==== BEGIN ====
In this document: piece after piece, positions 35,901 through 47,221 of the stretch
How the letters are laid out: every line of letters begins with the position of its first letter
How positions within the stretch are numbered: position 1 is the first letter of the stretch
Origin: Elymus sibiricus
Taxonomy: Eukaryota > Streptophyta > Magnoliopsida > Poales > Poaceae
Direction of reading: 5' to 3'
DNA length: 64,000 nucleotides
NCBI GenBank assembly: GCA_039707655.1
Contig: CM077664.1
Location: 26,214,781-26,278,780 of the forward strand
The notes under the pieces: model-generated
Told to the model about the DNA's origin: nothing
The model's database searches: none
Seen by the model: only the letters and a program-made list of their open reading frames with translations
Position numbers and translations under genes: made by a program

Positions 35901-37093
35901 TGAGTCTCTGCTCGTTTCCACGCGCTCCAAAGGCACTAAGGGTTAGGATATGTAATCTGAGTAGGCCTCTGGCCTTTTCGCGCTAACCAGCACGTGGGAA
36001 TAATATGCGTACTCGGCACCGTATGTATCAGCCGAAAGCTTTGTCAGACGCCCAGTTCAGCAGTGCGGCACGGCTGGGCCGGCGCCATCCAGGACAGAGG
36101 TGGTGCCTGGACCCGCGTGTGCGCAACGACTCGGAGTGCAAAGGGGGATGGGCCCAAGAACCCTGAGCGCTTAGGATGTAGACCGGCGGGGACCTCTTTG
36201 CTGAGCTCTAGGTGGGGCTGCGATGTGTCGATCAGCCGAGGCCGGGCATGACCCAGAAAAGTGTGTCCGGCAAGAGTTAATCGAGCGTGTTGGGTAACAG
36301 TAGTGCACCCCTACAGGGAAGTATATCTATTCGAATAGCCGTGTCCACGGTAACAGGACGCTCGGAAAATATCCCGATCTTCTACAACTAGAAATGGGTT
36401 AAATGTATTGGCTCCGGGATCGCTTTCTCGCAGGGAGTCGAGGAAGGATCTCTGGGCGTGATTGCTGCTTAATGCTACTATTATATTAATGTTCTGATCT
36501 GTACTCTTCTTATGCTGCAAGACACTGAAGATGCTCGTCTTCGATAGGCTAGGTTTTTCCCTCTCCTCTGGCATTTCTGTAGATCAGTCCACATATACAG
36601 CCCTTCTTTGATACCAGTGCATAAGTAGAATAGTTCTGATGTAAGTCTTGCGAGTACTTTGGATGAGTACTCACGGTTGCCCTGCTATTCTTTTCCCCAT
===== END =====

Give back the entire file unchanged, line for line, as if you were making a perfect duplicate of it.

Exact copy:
In this document: piece after piece, positions 35,901 through 47,221 of the stretch
How the letters are laid out: every line of letters begins with the position of its first letter
How positions within the stretch are numbered: position 1 is the first letter of the stretch
Origin: Elymus sibiricus
Taxonomy: Eukaryota > Streptophyta > Magnoliopsida > Poales > Poaceae
Direction of reading: 5' to 3'
DNA length: 64,000 nucleotides
NCBI GenBank assembly: GCA_039707655.1
Contig: CM077664.1
Location: 26,214,781-26,278,780 of the forward strand
The notes under the pieces: model-generated
Told to the model about the DNA's origin: nothing
The model's database searches: none
Seen by the model: only the letters and a program-made list of their open reading frames with translations
Position numbers and translations under genes: made by a program

Positions 35901-37093
35901 TGAGTCTCTGCTCGTTTCCACGCGCTCCAAAGGCACTAAGGGTTAGGATATGTAATCTGAGTAGGCCTCTGGCCTTTTCGCGCTAACCAGCACGTGGGAA
36001 TAATATGCGTACTCGGCACCGTATGTATCAGCCGAAAGCTTTGTCAGACGCCCAGTTCAGCAGTGCGGCACGGCTGGGCCGGCGCCATCCAGGACAGAGG
36101 TGGTGCCTGGACCCGCGTGTGCGCAACGACTCGGAGTGCAAAGGGGGATGGGCCCAAGAACCCTGAGCGCTTAGGATGTAGACCGGCGGGGACCTCTTTG
36201 CTGAGCTCTAGGTGGGGCTGCGATGTGTCGATCAGCCGAGGCCGGGCATGACCCAGAAAAGTGTGTCCGGCAAGAGTTAATCGAGCGTGTTGGGTAACAG
36301 TAGTGCACCCCTACAGGGAAGTATATCTATTCGAATAGCCGTGTCCACGGTAACAGGACGCTCGGAAAATATCCCGATCTTCTACAACTAGAAATGGGTT
36401 AAATGTATTGGCTCCGGGATCGCTTTCTCGCAGGGAGTCGAGGAAGGATCTCTGGGCGTGATTGCTGCTTAATGCTACTATTATATTAATGTTCTGATCT
36501 GTACTCTTCTTATGCTGCAAGACACTGAAGATGCTCGTCTTCGATAGGCTAGGTTTTTCCCTCTCCTCTGGCATTTCTGTAGATCAGTCCACATATACAG
36601 CCCTTCTTTGATACCAGTGCATAAGTAGAATAGTTCTGATGTAAGTCTTGCGAGTACTTTGGATGAGTACTCACGGTTGCCCTGCTATTCTTTTCCCCAT